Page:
Britt recently contributed two opinion/review pieces, the first focused on new approaches in understanding bacteria-phage interactions, and the next on how host resistance against parasites might be gained and lost. She was also interviewed for a piece in Quanta magazine: “Should Evolution Treat Our Microbes as Part of Us?”

In collaboration with Justin Meyer and Katie Petrie at UCSD, and Jordan Moberg Parker at UCLA, we have been awarded a University of California Multicampus Research Programs and Initiatives (MRPI) award to explore the molecular mechanisms underpinning phage host range.

Finally, Britt was also recently chosen as a Winkler Faculty Fellow, and is incredibly appreciative of this support from the Winkler family, which will be used to further develop the Pear tree Fire Blight disease system we have been working on to track bacteria-phage dynamics in urban tree populations.

New papers and arrivals:                                                                             September 2018

We are welcoming Reena Debray, our newest graduate student, to the lab! Reena’s time in the lab is off to a great start as she seeks to quantify the impact of phages on plant resistance to pathogens. Stay tuned for some great science.

I am also happy to share two new papers from the lab:

1. Berg, M., & Koskella, B. (2018). Nutrient-and Dose-Dependent Microbiome-Mediated Protection against a Plant Pathogen. Current Biology, 28(15), 2487-2492.

During her final year of graduate school, Maureen Berg spent time in our lab to learn about plant microbiomes (to complement her amazing work on gut microbiota of C. elegans, as can be seen here: https://www.nature.com/articles/ismej2015253). Maureen and I set out to ask a very simple question: does the tomato phyllosphere protect against pathogen colonization. We used a new method we’ve been developing in the lab, where we transplant the microbiomes from field-grown tomato plants onto mostly sterile plants in the growth chamber. In this way, we can control host genotype, and other extrinsic factors, and examine how plants with these augmented microbiomes differ in phenotype from those without. Of course we had to add a twist, and in this case we thought we would ask how dose impacts microbiome-mediated protection. To make a long story short, the answer is that it does! But not always in the way we would have predicted – sometimes less was better. We then tested these patterns more explicitly using a constructed community of 12 culturable isolates from the tomato phyllosphere, and were able to confirm this counterintuitive result – which we are now following up on. Moreover, we accidentally discovered that fertilizing the plants before the experiment abolished the previously observed protection – a result we confirmed with a fully factorial experiment. When the plants were not fertilized, pathogen colonization depended critically on whether the phyllosphere had been colonized by commensal bacteria, but when they were fertilized, the phyllosphere no longer had any observable protective effects. See news coverage of the work here: http://news.berkeley.edu/2018/07/26/fertilizer-destroys-plant-microbiomes-ability-to-protect-against-disease/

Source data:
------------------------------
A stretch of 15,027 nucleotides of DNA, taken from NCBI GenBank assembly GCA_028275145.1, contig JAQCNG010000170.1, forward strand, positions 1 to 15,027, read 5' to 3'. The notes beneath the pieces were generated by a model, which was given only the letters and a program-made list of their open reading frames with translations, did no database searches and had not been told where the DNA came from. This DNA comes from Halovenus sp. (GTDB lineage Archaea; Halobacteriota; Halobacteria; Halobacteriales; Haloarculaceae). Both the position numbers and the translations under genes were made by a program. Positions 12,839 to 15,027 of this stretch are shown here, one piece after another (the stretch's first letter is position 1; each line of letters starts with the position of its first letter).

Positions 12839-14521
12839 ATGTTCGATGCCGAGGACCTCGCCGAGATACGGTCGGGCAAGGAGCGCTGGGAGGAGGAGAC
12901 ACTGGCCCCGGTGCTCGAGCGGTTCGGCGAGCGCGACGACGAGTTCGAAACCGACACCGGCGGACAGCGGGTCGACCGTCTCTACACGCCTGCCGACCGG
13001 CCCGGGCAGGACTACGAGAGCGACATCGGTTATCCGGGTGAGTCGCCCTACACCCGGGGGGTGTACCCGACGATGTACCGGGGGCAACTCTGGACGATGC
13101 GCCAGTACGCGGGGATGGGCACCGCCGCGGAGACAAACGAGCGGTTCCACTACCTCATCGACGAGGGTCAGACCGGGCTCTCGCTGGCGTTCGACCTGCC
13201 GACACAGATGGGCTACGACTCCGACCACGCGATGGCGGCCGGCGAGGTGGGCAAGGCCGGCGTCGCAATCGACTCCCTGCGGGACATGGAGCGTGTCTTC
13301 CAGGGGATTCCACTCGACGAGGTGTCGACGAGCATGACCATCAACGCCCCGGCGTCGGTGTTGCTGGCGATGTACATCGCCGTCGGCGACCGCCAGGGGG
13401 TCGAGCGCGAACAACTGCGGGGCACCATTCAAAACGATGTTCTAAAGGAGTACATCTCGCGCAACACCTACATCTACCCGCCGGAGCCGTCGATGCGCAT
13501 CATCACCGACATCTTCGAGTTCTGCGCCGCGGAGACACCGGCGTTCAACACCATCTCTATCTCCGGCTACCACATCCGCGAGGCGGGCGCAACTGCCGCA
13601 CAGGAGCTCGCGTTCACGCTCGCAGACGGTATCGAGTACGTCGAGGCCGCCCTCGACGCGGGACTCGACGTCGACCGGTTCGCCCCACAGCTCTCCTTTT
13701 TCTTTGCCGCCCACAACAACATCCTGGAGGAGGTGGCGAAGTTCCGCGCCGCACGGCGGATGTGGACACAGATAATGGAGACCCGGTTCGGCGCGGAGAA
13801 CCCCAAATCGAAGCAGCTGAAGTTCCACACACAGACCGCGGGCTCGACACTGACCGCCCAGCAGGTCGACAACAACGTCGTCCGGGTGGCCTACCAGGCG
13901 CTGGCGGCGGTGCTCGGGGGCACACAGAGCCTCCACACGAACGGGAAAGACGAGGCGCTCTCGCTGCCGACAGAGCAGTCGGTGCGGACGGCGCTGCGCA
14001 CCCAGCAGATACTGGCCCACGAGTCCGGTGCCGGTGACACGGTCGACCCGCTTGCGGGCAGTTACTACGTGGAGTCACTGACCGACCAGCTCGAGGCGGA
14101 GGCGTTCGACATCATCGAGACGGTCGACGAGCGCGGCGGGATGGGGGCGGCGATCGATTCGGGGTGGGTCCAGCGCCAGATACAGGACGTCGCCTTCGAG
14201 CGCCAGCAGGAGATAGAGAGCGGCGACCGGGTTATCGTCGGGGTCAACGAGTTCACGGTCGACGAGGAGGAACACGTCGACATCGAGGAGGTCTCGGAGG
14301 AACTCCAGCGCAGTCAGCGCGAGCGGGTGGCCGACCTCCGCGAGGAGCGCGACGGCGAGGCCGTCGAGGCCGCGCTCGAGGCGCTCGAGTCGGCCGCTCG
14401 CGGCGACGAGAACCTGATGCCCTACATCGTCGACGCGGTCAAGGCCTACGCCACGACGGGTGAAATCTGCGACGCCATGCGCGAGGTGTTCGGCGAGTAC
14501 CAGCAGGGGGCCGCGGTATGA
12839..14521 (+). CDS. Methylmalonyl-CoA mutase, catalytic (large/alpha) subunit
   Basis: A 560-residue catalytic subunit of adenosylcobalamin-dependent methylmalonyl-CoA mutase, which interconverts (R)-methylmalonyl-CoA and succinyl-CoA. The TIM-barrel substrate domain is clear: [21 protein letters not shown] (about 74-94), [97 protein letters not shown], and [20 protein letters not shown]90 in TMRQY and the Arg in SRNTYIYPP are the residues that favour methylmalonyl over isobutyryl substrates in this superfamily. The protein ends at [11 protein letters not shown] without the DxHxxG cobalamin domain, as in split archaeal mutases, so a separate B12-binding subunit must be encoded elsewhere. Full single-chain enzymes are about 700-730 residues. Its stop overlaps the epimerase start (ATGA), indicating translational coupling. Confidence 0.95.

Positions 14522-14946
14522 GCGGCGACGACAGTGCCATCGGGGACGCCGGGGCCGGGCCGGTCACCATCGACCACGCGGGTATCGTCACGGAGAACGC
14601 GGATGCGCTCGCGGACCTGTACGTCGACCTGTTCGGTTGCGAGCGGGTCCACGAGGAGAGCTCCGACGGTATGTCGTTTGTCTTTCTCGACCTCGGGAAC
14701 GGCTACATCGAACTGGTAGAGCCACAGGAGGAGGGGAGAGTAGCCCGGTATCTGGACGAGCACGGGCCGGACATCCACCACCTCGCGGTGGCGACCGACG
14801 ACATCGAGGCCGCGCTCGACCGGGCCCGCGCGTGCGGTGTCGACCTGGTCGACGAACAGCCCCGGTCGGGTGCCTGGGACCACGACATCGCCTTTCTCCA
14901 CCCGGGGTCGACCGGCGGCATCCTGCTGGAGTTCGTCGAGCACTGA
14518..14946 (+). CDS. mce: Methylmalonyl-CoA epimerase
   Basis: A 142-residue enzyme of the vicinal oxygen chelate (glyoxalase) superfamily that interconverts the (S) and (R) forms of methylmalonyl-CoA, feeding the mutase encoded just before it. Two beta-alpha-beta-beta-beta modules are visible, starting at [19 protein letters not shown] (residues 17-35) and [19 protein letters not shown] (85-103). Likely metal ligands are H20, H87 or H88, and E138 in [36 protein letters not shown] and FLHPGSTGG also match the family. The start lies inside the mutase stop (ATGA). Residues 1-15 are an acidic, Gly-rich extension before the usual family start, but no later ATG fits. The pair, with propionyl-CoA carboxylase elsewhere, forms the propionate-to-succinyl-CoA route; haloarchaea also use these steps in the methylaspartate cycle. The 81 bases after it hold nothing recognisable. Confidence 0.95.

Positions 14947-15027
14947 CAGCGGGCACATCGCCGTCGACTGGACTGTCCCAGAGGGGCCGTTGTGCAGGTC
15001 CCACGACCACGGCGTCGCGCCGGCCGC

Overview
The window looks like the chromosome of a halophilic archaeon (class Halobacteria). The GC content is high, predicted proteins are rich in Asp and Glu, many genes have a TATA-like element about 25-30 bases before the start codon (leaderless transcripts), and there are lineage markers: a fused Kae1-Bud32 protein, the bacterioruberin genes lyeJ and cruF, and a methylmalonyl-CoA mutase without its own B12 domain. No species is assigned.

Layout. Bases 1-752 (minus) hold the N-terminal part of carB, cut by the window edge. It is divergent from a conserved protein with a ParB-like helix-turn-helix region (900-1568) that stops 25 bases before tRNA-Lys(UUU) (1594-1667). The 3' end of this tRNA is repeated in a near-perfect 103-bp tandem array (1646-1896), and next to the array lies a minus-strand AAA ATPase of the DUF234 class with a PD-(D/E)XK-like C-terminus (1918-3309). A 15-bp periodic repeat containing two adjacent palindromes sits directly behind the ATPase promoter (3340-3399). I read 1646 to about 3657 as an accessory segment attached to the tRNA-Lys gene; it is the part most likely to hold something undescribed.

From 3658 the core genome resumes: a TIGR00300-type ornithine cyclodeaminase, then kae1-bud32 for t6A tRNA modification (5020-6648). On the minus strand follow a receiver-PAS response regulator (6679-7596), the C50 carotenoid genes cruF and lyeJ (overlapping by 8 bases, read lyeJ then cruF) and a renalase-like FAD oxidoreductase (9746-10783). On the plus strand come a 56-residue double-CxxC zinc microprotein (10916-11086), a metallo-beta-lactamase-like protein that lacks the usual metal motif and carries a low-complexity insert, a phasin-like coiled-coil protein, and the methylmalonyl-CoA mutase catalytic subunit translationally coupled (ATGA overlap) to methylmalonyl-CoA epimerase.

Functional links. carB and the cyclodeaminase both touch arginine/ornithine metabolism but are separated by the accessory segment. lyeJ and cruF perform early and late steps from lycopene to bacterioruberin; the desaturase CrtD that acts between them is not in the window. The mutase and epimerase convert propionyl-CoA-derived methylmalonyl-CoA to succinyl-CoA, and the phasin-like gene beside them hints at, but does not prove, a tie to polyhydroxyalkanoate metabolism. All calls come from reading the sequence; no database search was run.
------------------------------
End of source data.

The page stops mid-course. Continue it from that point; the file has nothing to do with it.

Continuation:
2. Koskella, B., & Taylor, T. B. (2018). Multifaceted Impacts of Bacteriophages in the Plant Microbiome. Annual review of phytopathology, 56, 361-380.

In collaboration with Tiffany Taylor at Bath University, we spent some time thinking about the myriad ways in which phages might impact the plant microbiome. This blossoming field nicely complements work from the human microbiome (and other systems) suggesting that phages are key components of the microbiome, shaping composition, diversity, and function. This means there is plenty of work to be done in order to determine how and when such knowledge can be leveraged in human health and agriculture.

More papers, awards, and grants:                                                                          July 2018

Congratulations to graduate student Norma Morella, who received the College of Natural Resources M.J. Vlamis Award for high level of academic distinction!

It’s no surprise given the great new results she has published:

(1) Morella, N. M., Gomez, A. L., Wang, G., Leung, M. S., & Koskella, B. (2018). The impact of bacteriophages on phyllosphere bacterial abundance and composition. Molecular ecology, 27(8), 2025-2038.